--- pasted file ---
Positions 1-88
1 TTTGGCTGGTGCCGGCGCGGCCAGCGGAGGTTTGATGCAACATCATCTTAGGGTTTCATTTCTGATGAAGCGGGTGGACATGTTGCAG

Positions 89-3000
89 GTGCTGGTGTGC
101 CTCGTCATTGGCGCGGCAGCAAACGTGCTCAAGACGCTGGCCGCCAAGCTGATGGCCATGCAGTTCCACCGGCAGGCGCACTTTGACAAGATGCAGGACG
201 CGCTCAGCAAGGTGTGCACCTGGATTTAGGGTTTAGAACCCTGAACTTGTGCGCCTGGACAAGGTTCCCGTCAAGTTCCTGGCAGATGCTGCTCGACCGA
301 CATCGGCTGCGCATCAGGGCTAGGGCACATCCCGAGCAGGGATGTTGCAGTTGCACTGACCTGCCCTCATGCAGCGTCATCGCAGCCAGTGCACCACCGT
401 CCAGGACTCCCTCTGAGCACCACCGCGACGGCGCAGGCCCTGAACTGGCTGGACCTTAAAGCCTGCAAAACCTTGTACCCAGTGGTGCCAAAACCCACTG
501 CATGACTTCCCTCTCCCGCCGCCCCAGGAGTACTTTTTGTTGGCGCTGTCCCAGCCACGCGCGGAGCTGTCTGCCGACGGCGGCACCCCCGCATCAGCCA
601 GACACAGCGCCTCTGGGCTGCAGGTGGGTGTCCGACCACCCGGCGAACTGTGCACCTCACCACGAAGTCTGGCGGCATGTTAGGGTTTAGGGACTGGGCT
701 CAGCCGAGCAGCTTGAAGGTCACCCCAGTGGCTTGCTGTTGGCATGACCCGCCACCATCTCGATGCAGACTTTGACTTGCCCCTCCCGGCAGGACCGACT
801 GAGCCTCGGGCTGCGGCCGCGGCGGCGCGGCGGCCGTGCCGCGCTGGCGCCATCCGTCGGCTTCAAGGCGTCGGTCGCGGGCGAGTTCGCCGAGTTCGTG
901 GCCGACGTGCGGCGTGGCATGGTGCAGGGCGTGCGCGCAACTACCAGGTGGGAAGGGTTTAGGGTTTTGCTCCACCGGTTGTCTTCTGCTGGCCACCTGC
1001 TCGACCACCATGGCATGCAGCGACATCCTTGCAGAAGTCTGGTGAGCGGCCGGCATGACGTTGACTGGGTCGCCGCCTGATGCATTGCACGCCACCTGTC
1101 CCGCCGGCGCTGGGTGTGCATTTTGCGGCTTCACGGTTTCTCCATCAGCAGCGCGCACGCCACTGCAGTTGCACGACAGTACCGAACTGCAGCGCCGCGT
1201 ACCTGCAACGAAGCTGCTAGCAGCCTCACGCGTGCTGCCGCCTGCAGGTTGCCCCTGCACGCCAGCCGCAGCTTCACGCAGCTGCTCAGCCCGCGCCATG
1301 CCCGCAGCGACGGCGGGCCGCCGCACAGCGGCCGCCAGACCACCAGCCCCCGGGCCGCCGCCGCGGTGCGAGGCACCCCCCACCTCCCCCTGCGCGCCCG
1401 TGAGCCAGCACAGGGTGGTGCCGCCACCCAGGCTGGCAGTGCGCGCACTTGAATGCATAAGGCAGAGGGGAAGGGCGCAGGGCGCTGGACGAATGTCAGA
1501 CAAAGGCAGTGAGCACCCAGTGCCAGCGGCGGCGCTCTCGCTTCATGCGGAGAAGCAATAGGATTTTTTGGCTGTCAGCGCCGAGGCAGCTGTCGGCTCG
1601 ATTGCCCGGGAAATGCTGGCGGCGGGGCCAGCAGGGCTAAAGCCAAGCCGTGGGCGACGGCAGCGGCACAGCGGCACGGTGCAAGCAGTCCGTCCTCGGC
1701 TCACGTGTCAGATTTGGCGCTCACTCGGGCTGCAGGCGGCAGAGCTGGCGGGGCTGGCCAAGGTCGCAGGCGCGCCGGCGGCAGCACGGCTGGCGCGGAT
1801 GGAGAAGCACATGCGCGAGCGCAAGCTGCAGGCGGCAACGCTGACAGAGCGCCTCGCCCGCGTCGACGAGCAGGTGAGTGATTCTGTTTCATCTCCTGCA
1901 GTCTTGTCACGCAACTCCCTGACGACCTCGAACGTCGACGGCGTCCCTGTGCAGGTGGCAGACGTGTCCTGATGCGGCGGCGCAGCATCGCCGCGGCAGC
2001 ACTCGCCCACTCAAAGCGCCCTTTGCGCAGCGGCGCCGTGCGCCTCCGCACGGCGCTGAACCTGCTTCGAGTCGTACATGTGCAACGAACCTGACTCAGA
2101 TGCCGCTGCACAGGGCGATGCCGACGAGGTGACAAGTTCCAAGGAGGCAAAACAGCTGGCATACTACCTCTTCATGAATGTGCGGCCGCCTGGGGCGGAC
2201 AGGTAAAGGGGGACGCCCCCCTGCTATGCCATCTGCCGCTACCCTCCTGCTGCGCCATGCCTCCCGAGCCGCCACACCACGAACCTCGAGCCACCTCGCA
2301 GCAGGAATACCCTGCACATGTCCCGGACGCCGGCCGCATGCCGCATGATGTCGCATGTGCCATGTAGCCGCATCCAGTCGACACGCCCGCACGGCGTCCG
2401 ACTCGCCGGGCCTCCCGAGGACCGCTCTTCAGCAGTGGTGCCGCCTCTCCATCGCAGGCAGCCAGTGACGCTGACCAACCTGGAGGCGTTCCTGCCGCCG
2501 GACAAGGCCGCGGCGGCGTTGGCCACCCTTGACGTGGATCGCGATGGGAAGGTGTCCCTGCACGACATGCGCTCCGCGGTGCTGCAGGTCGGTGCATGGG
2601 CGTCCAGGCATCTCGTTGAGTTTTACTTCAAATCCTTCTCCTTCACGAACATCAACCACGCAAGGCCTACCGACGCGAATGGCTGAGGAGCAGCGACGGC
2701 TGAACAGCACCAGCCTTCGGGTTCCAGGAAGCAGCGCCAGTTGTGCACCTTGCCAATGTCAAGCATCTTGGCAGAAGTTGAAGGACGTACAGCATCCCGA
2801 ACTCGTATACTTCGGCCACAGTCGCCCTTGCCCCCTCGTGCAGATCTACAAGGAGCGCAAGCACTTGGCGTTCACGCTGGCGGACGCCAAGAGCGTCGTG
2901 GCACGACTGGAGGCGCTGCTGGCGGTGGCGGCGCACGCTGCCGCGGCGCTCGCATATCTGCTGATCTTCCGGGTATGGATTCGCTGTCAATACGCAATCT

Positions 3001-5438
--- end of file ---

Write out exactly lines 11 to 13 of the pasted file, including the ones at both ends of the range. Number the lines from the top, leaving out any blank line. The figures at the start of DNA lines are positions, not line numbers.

701 CAGCCGAGCAGCTTGAAGGTCACCCCAGTGGCTTGCTGTTGGCATGACCCGCCACCATCTCGATGCAGACTTTGACTTGCCCCTCCCGGCAGGACCGACT
801 GAGCCTCGGGCTGCGGCCGCGGCGGCGCGGCGGCCGTGCCGCGCTGGCGCCATCCGTCGGCTTCAAGGCGTCGGTCGCGGGCGAGTTCGCCGAGTTCGTG
901 GCCGACGTGCGGCGTGGCATGGTGCAGGGCGTGCGCGCAACTACCAGGTGGGAAGGGTTTAGGGTTTTGCTCCACCGGTTGTCTTCTGCTGGCCACCTGC